Badger Balm for Hardworking Hands – the product that launched Badger almost 20 years ago is still the best stuff for really dry, calloused, cracked hands. I was introduced to the product back when I was a baker, and it’s still my go-to when my paws take a beating. Olive oil moisturizes, beeswax seals in skin’s moisture and provides a protective barrier, and sweet birch is lightly antiseptic. I am never without a tin of this stuff in my medicine cabinet.
Cuticle Care – As the hot air is circulating around my cozy Badger Den, I like to smoosh Cuticle Care into my fingers while I unwind in the evenings. Part hand-repair, part aroma-therapeutic ritual, I find the geranium-ginger scent goes quite well with my evening tea. Just use caution if applying this before handling that can’t-put-it-down novel, or don some cotton gloves for an extra-intensive treatment (and page-protection).
Sore Joint Rub – yup, in the wintertime I will apply this orange-gold balm to my feet before I head outside to shovel. Cayenne and black pepper extracts aid circulation, and as you apply this rub you can feel the warmth – literally! (That being said, use caution if you have really sensitive skin, and avoid sensitive areas.) If I’ve got a bigger shoveling job than normal, I sometimes apply Sore Joint Rub to muscles that I anticipate getting sore (biceps and triceps). If you’re a winter outdoor exerciser, try this method before heading out to keep muscles loose and limber.
Seabuckthorn Beauty Balm – full disclosure: this time last year I would have said Damascus Rose Beauty Balm; a week ago I might have said Argan Beauty Balm – and I would have left it as just a “beauty balm” recommendation, but I’ve become so enchanted with the Seabuckthorn formula recently that I feel the need to call it out for this post. This little jar is a vitamin powerhouse, and I can almost feel the dry patches on my face soak up every last little bit. Seabuckthorn has loads of vitamin C, apricot oil brings the vitamin A, sunflower oil is bursting with vitamin E, and pomegranate is a vitamin B complex. Couple this with a sweet citrus/floral scent (not to mention the rich golden color of the balm) and you have a well-rounded meal for the skin. (Also great for hands, elbows, and just about anywhere dry skin crops up.)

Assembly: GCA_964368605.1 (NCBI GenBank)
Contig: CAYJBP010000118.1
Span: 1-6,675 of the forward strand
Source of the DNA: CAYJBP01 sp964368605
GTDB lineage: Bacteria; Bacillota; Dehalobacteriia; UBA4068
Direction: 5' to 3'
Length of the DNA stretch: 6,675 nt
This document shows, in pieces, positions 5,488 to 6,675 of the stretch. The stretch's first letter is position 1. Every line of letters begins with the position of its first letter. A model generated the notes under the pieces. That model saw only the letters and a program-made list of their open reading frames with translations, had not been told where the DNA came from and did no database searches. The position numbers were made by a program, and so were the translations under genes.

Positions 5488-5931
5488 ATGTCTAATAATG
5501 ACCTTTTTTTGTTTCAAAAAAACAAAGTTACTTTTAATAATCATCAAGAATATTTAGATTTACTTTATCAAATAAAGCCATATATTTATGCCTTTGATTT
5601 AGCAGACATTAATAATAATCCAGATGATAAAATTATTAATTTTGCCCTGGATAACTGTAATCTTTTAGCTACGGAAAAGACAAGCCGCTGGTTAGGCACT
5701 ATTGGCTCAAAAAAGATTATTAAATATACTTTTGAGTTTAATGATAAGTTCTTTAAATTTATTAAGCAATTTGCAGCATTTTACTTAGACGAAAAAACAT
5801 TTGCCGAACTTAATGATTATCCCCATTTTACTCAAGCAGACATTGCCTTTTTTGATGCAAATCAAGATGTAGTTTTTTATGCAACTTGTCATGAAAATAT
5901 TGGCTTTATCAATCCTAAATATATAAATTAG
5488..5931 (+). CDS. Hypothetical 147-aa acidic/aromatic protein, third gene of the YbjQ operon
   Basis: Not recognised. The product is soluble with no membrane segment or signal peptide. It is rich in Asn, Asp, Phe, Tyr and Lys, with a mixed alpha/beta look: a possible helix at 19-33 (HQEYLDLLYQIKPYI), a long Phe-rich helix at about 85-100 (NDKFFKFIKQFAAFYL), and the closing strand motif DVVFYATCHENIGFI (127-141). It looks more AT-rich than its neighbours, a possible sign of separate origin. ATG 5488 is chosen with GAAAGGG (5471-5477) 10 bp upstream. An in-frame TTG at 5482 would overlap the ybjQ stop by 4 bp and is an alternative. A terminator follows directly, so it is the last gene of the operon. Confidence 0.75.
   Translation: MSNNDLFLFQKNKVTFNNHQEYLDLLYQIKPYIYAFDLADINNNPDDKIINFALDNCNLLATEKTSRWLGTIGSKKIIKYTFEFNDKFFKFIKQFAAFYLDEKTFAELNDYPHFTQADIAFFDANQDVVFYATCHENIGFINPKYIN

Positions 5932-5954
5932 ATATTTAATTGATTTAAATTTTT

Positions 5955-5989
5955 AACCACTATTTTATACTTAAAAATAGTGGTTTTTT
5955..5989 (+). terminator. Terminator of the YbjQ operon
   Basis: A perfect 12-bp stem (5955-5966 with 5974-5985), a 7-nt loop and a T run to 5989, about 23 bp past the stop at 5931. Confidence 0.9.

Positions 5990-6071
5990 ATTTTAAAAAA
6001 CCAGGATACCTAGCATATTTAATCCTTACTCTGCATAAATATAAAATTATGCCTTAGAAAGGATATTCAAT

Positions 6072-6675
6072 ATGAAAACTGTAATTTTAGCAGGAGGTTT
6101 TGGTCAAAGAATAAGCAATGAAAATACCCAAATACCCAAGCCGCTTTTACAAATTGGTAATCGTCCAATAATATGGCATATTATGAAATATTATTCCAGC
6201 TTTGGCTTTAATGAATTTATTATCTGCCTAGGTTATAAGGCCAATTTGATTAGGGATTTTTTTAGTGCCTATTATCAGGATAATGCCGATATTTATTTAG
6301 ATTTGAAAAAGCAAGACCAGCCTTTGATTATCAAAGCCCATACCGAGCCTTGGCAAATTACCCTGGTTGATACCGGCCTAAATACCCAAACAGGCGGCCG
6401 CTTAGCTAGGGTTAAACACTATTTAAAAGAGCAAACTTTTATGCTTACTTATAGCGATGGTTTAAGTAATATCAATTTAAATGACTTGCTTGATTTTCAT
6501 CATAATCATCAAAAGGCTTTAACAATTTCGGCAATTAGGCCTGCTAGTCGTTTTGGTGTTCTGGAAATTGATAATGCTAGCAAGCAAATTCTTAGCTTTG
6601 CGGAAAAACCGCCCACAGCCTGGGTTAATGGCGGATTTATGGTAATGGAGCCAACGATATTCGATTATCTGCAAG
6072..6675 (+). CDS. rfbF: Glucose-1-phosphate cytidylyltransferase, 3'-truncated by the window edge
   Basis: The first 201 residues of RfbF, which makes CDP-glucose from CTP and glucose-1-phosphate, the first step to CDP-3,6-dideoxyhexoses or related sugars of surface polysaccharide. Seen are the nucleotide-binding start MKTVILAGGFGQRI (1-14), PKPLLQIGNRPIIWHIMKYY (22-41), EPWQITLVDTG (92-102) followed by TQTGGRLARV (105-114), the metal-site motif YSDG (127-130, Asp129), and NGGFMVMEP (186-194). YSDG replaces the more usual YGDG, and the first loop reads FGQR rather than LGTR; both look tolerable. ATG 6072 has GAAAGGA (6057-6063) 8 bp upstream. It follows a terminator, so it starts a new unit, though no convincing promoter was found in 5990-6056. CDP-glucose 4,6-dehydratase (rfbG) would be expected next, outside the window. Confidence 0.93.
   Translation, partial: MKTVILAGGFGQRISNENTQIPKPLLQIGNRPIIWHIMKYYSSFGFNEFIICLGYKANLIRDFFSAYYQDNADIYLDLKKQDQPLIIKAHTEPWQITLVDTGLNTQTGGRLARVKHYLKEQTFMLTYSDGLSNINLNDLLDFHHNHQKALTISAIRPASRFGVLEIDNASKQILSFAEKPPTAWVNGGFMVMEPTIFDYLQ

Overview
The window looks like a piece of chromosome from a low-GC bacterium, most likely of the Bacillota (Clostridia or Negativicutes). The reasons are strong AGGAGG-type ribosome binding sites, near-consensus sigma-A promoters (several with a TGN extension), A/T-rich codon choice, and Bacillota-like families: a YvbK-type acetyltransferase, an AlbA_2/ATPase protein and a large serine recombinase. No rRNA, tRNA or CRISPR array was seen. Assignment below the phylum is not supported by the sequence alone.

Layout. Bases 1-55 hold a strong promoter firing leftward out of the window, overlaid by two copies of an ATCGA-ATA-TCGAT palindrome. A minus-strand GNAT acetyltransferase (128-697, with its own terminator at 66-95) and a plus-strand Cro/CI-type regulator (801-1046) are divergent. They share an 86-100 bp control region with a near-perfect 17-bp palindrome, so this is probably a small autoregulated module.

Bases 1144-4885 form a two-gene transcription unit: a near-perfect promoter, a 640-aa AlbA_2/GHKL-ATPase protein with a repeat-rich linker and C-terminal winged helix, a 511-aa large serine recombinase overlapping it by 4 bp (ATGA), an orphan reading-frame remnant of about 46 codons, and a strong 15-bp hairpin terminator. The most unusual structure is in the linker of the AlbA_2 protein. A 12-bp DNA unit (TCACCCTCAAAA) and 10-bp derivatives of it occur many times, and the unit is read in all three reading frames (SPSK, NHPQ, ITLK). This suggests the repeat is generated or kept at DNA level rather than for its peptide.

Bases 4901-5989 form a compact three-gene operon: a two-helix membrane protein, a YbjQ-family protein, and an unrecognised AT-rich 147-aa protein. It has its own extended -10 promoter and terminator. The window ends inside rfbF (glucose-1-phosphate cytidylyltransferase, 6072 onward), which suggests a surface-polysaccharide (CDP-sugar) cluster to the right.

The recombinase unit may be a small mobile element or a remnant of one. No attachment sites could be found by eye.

Argan Leave-In Conditioning Hair Oil – I use a few drops to smooth flyaways and add shine, all-the-while conditioning and nourishing my long hair. I’m a no frills gal, especially in the winter – if I’m going to use a styling product it needs to improve my hair over time, and that’s exactly what this oil does. And I tend to use a blow dryer in winter months too, lest I get frozen-helmet hair, so I make sure to give my locks a little more nourishment than I do in summer months. After many trials (and a few tribulations) I have found the best method is to apply a few drops to the palm of my hand, rub my hands together, and use my fingers to gently comb the product into damp hair (pre-blow dry). I only go about as high as the bottom of my earlobe when applying, and use a wide-tooth wooden comb to distribute evenly.
What are your winter Badger staples for hair and skin care? Add to the list in the comments below, inquiring Badger minds want to know!
Love, Jentri (for the Badgers)